Lowri Blake meets orchestral musicians to talk about Aaron Copland's musical portrait of Billy The Kid and the challenges they face in performance.
Musicians talk about the challenges they face as they prepare to perform a piece from the orchestral repertoire.
This week it's one of American composer Aaron Copland's most lively and dramatic scores as he portrays in music the life and death of Billy The Kid. Lowri Blake meets musicians from the Royal Philharmonic Orchestra who enjoy all the challenges that this theatrical score offers.
Adding his own expertise to the programme is the Music Director and Conductor of the Seattle Philharmonic Orchestra Adam Stern, an enthusiast for Copland's music. He shows how Copland evokes the wide open spaces of the American prairie as well as the rough and tumble of life in the Wild West. In his portrayal of a frontier town Copland uses old cowboy songs to help him weave the atmosphere, and the story leads up to a dramatic gunfight, with drums and trumpets illustrating the ricochet of shots as Billy faces the posse and they haul him off to jail.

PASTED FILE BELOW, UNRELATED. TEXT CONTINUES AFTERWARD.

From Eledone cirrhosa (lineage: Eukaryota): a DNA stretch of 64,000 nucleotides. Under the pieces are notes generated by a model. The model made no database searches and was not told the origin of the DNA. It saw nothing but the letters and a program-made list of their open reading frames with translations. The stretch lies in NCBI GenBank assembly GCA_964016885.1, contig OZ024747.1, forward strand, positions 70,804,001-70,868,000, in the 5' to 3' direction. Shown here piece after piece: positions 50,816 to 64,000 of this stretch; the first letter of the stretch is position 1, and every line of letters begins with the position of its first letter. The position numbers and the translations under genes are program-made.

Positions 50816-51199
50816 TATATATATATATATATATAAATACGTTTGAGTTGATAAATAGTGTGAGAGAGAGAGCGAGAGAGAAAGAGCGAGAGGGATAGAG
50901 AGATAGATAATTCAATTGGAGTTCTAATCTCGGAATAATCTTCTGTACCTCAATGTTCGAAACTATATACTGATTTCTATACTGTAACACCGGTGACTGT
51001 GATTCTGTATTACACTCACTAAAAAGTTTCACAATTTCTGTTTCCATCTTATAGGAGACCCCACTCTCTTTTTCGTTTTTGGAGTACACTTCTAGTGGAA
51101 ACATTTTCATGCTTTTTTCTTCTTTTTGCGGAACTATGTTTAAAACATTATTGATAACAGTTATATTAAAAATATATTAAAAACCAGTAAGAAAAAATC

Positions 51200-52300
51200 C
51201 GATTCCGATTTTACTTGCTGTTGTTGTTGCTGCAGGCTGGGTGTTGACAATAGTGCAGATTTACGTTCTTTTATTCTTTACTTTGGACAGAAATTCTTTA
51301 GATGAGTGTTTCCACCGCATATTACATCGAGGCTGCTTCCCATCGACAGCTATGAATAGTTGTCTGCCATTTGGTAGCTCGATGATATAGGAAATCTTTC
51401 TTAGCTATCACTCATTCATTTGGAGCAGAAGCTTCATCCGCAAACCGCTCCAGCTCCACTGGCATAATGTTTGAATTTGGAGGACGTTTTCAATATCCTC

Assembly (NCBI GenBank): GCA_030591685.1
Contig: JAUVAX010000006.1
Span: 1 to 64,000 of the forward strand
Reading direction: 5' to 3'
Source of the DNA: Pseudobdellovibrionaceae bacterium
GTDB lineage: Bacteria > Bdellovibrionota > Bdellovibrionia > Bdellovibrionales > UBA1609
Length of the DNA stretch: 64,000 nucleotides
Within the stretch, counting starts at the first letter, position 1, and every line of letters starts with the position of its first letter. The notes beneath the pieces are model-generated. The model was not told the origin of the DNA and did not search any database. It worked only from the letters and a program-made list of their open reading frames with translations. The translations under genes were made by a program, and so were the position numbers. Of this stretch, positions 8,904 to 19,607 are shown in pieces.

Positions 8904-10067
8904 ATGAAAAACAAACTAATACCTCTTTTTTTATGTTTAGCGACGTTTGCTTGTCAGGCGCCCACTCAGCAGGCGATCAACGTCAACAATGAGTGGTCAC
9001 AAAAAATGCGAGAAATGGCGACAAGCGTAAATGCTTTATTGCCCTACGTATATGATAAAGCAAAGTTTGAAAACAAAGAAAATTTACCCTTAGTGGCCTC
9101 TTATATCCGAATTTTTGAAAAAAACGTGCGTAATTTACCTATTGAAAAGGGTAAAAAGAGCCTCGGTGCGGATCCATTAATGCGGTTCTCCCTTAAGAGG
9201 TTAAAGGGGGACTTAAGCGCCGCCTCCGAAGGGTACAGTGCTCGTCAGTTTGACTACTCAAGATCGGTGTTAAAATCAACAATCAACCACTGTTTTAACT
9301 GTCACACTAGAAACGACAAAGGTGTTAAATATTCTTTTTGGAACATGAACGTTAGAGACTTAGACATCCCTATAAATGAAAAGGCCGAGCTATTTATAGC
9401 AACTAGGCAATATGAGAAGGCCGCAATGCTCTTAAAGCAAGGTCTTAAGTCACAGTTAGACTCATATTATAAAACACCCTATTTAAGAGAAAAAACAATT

The percussionist Alasdair Malloy describes how the bass drum, timpani and snare drum are all brought into the thick of the action during the gunfight, while violinist Eric Chapman remembers those endless vistas of his Texan childhood - a canyon, some mesquite trees, the blue sky - so powerfully summoned up by Copland in the first of the three major scores which evoked the time when American pioneers were heading West.
Producer: Richard Bannerman.
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- Tue 27 Sep 2011 13:30